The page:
Special meeting Tuesday to discuss more cuts, layoffs
February 06, 2010 3:20 PM
By brooke edwards

VICTORVILLE • Still reeling from massive cuts to close a $13 million deficit last summer, Victorville is facing a $4.36 million gap to stay afloat through June.

Now city staff is looking to the council for direction in closing that gap, with a special meeting called Tuesday night to discuss further cuts.

Roughly $1.36 million of the mid-year deficit comes from five departments spending beyond what was budgeted last summer, according to a staff report included in Tuesday’s agenda.

Nearly $1 million of that total is from the City Attorney’s office, with Victorville embroiled in a number of lawsuits that fill each council agenda with closed session discussions on litigation. Though the city budgeted $250,000 for legal services, staff is projecting more than $1.1 million will be spent by June 30.

Other departments that have spent beyond what was budgeted are engineering, park and facility development, graffiti removal and Westwinds Golf Course, the report states.

The remaining $3 million shortfall comes from revenue streams that haven’t come in as projected, with three funds down an average of 26 percent — and no reserve funds to compensate.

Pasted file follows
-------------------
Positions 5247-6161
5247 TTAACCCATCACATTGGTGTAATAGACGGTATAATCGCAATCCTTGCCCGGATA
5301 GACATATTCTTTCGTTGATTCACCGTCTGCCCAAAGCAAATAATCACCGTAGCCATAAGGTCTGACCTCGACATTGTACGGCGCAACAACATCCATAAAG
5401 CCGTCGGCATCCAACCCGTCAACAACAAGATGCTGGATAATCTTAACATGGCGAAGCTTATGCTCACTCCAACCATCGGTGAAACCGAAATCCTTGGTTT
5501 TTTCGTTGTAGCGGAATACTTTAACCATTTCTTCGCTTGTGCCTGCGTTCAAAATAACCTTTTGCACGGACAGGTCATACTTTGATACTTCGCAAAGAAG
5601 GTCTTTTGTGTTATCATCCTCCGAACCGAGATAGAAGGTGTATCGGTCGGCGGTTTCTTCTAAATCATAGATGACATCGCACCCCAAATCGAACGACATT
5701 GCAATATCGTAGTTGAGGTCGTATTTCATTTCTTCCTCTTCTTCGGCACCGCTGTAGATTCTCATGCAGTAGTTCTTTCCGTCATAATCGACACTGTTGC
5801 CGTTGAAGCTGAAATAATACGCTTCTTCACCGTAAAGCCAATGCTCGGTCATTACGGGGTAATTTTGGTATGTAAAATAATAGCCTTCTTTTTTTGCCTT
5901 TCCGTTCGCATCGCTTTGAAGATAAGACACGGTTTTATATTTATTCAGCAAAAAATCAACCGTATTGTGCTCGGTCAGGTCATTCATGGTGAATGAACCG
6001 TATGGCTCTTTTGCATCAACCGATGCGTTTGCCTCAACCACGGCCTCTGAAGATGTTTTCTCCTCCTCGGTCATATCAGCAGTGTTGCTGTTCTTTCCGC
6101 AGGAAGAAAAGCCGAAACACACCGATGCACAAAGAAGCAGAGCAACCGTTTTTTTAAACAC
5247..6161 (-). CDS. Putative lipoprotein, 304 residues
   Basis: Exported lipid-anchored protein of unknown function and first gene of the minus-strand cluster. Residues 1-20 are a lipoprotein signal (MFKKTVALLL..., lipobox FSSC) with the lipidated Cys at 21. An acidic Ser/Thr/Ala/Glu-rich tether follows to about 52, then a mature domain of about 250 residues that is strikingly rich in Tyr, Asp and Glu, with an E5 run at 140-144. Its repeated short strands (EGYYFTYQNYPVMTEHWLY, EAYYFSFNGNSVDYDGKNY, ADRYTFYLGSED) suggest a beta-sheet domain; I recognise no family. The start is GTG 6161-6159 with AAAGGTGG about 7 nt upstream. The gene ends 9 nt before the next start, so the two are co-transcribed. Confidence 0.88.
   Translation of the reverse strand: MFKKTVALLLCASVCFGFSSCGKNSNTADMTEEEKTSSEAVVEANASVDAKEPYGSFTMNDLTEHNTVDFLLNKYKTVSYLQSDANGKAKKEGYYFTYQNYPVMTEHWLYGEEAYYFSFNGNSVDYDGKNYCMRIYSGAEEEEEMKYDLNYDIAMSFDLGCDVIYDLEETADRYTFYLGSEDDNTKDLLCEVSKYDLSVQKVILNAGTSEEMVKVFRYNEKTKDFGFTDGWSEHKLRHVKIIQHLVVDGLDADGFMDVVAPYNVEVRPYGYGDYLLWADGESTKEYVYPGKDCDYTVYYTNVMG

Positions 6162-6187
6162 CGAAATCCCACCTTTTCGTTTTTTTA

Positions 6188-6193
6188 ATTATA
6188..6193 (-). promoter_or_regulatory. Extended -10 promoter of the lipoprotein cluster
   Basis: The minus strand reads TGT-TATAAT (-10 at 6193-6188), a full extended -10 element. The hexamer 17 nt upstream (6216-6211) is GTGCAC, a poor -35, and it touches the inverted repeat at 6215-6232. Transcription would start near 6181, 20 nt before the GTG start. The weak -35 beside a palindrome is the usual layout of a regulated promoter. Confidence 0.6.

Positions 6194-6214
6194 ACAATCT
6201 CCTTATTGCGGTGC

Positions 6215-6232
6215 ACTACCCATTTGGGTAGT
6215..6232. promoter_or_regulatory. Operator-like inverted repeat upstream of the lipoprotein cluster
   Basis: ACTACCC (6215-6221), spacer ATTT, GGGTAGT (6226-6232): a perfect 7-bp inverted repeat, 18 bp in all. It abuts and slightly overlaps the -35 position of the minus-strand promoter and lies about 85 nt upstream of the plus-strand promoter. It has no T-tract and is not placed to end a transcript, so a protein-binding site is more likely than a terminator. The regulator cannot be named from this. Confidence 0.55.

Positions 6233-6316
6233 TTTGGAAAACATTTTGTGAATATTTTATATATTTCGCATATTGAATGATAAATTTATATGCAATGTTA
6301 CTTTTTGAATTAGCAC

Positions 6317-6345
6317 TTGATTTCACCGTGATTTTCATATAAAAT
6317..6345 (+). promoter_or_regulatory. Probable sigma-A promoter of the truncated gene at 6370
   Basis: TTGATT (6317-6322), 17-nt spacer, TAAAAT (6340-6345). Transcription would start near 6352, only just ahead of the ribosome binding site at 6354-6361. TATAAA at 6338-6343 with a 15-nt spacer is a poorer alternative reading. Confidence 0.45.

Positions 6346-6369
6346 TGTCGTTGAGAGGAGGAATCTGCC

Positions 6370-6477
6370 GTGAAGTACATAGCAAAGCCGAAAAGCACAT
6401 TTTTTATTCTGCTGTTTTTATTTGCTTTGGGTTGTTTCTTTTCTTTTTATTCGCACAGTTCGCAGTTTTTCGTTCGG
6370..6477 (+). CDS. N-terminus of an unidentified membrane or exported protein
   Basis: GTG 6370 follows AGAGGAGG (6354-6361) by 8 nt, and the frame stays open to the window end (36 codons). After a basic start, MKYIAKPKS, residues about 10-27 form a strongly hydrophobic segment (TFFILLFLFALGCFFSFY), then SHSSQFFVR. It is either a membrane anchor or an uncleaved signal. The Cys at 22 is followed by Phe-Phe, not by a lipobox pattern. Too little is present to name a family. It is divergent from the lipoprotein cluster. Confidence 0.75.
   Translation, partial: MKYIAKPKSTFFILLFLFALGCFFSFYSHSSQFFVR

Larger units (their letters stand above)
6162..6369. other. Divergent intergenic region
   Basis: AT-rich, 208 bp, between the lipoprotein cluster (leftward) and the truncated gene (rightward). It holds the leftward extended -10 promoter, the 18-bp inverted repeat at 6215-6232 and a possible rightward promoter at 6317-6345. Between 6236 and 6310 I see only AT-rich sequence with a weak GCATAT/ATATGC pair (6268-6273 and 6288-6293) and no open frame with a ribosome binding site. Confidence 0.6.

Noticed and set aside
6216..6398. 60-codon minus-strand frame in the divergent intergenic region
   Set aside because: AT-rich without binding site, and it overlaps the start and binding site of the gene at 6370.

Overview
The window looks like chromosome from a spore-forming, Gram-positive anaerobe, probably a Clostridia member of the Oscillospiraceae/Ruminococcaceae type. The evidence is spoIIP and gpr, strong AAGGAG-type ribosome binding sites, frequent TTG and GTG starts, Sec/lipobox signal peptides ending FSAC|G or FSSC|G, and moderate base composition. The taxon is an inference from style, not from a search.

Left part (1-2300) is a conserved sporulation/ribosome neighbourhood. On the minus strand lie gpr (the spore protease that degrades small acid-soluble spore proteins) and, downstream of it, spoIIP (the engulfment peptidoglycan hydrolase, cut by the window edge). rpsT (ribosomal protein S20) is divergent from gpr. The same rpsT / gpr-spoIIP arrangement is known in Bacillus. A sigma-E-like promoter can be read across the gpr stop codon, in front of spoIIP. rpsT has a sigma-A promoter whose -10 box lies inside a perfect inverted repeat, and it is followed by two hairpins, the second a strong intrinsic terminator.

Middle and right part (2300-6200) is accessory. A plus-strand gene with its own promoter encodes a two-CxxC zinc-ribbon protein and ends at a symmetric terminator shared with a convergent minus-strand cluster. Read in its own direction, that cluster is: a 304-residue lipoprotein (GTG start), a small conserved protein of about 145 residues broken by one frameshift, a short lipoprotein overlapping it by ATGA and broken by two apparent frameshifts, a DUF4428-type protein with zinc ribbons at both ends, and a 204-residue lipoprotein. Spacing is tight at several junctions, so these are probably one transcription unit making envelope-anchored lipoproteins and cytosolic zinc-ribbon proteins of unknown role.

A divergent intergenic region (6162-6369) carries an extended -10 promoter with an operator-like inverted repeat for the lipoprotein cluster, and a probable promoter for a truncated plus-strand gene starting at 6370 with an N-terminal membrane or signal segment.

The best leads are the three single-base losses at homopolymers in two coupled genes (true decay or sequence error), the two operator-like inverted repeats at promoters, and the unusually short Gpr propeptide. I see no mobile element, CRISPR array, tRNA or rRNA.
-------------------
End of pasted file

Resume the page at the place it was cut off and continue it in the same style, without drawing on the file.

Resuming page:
Revenues from in-lieu sales tax are down $1.9 million or 42 percent from projections, with the staff report citing faulty estimates by the state and declining sales.

Property tax revenues are off by nearly $1 million or 5 percent of projections, as plummeting property values lead to reassessed taxes. And after years of being a “no-property tax city,” following the general fund’s absorption of property-tax driven special districts such as the sanitary fund last year, property taxes now account for the largest portion of general fund income at 35 percent.

Staff is also calling for a $117,000 drop in projected revenue from Motor Vehicle License Fees, citing declining auto sales, late registration payments and no payments from the state.

Reports included in Tuesday’s agenda don’t suggest any specific plans for closing the $4 million gap, with staff looking to council for guidance. However officials have said more employee layoffs are an inevitable solution.
At least seven employees volunteered to be considered for layoffs by a deadline from City Manager Jim Cox on Thursday afternoon, according to spokeswoman Yvonne Hester.

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